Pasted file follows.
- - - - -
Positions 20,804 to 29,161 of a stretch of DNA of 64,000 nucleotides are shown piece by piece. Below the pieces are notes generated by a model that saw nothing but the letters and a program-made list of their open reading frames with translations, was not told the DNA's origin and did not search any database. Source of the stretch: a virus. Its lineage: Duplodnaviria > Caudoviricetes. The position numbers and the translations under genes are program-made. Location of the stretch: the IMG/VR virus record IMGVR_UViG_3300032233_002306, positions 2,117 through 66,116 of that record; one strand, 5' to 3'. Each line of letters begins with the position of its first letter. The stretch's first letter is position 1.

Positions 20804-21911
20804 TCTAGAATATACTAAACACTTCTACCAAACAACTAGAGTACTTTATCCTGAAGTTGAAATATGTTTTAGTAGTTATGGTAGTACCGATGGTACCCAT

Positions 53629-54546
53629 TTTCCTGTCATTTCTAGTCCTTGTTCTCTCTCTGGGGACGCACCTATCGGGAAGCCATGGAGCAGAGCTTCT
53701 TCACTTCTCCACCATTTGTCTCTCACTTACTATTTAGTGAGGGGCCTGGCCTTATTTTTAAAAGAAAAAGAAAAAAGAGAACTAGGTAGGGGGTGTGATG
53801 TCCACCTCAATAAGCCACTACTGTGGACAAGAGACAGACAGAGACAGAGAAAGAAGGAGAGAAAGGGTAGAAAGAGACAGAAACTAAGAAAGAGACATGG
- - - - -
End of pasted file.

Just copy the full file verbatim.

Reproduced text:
Positions 20,804 to 29,161 of a stretch of DNA of 64,000 nucleotides are shown piece by piece. Below the pieces are notes generated by a model that saw nothing but the letters and a program-made list of their open reading frames with translations, was not told the DNA's origin and did not search any database. Source of the stretch: a virus. Its lineage: Duplodnaviria > Caudoviricetes. The position numbers and the translations under genes are program-made. Location of the stretch: the IMG/VR virus record IMGVR_UViG_3300032233_002306, positions 2,117 through 66,116 of that record; one strand, 5' to 3'. Each line of letters begins with the position of its first letter. The stretch's first letter is position 1.

Positions 20804-21911
20804 TCTAGAATATACTAAACACTTCTACCAAACAACTAGAGTACTTTATCCTGAAGTTGAAATATGTTTTAGTAGTTATGGTAGTACCGATGGTACCCAT

Positions 53629-54546
53629 TTTCCTGTCATTTCTAGTCCTTGTTCTCTCTCTGGGGACGCACCTATCGGGAAGCCATGGAGCAGAGCTTCT
53701 TCACTTCTCCACCATTTGTCTCTCACTTACTATTTAGTGAGGGGCCTGGCCTTATTTTTAAAAGAAAAAGAAAAAAGAGAACTAGGTAGGGGGTGTGATG
53801 TCCACCTCAATAAGCCACTACTGTGGACAAGAGACAGACAGAGACAGAGAAAGAAGGAGAGAAAGGGTAGAAAGAGACAGAAACTAAGAAAGAGACATGG